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Might as well just throw this out to the crowd: Anyone lump an XK140?

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baloo Avatar
baloo s y
Louisville, KY, USA   USA
Turns out the XK140 we are getting HAD a modified Ford 302 in it, with auto/OD trans.

No engine or trans in the car presently, so considering which route to take:
1) Seek another non-numbers-matching XK140 Jag engine;
2) Seek a later year (?1990s?) 4.2L XJ6 fuel injected engine and auto trans (or 700R GM OD trans);
3) Put in a later (Lincoln-y) 6 or 8 cyl engine/trans;
4) Other ideas, recommendations?

Our basic intentions with this car are to get it running as fast as possible.
No concours restoration for us, HOWEVER, we'd like to keep as much original as possible, in case future owners down the road might want to revert back.



1968 Jag 420G
1976 MG Midget, BugEye nose conversion
1987 Porsche 911 Carrera Turbo conversion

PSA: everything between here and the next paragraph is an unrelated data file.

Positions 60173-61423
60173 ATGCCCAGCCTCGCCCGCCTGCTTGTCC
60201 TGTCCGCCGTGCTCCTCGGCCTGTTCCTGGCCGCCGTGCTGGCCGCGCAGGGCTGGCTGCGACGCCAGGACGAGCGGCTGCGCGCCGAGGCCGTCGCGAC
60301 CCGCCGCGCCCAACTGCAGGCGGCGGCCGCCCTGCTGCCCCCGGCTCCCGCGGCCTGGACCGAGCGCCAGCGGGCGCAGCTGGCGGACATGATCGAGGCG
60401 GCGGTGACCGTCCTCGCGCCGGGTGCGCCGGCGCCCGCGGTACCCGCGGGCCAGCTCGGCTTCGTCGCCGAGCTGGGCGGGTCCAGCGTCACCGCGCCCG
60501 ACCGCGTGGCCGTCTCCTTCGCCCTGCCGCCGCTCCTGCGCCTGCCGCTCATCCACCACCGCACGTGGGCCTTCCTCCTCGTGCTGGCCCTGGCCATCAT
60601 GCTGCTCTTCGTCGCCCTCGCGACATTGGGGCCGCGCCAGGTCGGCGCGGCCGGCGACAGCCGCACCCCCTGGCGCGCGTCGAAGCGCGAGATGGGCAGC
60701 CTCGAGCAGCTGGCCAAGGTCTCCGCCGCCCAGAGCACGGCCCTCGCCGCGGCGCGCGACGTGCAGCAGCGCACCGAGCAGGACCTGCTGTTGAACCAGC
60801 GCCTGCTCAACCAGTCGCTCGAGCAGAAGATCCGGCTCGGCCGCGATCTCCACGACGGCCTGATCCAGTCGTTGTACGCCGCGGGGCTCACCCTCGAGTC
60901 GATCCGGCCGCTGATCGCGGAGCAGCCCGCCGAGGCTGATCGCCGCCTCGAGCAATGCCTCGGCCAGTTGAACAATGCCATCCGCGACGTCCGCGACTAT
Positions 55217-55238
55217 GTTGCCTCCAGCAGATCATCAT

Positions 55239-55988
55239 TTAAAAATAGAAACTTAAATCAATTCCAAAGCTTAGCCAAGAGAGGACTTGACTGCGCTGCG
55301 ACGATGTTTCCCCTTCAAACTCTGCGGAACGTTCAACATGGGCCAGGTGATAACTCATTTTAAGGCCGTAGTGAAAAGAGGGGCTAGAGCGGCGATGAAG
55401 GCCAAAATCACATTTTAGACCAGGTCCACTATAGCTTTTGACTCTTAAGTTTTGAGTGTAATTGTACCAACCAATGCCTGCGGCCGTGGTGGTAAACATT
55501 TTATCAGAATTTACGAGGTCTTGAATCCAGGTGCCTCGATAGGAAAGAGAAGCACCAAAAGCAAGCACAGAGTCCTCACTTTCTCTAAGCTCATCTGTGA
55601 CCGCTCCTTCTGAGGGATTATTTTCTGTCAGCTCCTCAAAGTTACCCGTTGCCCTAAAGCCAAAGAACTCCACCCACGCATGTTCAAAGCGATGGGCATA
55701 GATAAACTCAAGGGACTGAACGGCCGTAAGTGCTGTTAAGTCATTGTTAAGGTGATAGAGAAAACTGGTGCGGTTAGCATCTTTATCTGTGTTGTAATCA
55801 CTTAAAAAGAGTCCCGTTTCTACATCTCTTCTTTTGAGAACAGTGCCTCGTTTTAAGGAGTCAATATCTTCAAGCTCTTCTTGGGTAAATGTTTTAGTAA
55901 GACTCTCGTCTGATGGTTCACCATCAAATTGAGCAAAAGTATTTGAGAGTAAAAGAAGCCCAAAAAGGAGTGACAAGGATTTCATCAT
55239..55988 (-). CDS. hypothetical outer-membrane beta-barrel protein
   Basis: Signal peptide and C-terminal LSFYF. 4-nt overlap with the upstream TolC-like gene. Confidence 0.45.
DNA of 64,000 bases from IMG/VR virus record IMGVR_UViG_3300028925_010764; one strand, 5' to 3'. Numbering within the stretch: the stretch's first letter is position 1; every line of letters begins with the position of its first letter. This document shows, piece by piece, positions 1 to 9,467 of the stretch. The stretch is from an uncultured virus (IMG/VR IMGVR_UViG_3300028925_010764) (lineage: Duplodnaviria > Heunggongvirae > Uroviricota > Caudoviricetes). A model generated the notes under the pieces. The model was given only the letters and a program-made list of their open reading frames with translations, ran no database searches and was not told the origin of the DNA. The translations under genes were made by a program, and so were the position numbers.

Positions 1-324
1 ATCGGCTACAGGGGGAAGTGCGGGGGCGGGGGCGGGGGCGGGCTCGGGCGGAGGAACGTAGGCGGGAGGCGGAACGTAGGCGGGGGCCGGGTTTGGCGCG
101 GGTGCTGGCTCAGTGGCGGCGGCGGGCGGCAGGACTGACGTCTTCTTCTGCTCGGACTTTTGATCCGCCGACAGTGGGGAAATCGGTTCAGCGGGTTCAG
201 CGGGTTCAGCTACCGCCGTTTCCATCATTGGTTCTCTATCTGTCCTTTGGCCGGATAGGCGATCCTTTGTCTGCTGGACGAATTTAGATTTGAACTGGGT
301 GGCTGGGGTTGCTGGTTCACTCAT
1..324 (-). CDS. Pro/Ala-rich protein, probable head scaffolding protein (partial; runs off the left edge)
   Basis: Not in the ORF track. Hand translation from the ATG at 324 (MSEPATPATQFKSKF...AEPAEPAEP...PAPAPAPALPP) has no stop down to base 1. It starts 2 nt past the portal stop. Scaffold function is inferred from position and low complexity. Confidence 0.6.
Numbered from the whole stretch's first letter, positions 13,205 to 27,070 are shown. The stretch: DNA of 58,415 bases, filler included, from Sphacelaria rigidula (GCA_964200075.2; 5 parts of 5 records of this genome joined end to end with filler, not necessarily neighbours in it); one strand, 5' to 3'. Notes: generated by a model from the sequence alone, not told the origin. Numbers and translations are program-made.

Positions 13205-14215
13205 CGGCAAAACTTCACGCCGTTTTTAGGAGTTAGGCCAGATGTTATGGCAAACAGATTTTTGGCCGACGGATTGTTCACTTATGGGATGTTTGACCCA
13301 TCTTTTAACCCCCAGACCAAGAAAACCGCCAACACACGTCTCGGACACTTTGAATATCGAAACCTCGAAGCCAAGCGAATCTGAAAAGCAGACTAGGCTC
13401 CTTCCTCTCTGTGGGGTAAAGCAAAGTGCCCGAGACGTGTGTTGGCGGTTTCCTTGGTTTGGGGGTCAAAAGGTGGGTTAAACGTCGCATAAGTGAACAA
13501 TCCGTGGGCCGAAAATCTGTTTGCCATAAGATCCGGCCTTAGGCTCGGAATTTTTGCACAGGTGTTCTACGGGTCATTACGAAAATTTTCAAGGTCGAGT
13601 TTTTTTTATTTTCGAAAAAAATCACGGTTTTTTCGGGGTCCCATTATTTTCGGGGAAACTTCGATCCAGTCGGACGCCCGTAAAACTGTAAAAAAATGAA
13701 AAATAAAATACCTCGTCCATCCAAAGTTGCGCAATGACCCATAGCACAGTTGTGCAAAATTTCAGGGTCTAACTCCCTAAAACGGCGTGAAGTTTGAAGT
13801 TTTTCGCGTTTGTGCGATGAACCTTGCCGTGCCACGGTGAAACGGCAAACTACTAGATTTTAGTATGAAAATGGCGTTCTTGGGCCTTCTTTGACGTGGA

1956 Jag XK140

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razimm Rudy Zimmermann
Orange, CT, USA   USA
My XK140DHC had been modified with an automatic transmission when I bought it 2 years ago. I first seriously considered replacing the transmission with a more modern 5 speed but finally decided to put is a period correct transmission as I was advised that, although not numbers matching, the car would be more valuable with this transmission and I personally like to have it as close to original as possible. I found a Moss gearbox with overdrive from an XK150 and it is now installed. I like driving it this way.
Rudy

baloo Avatar
baloo s y
Louisville, KY, USA   USA
In reply to # 14112 by razimm My XK140DHC had been modified with an automatic transmission when I bought it 2 years ago. I first seriously considered replacing the transmission with a more modern 5 speed but finally decided to put is a period correct transmission as I was advised that, although not numbers matching, the car would be more valuable with this transmission and I personally like to have it as close to original as possible. I found a Moss gearbox with overdrive from an XK150 and it is now installed. I like driving it this way.
Rudy

Rudy,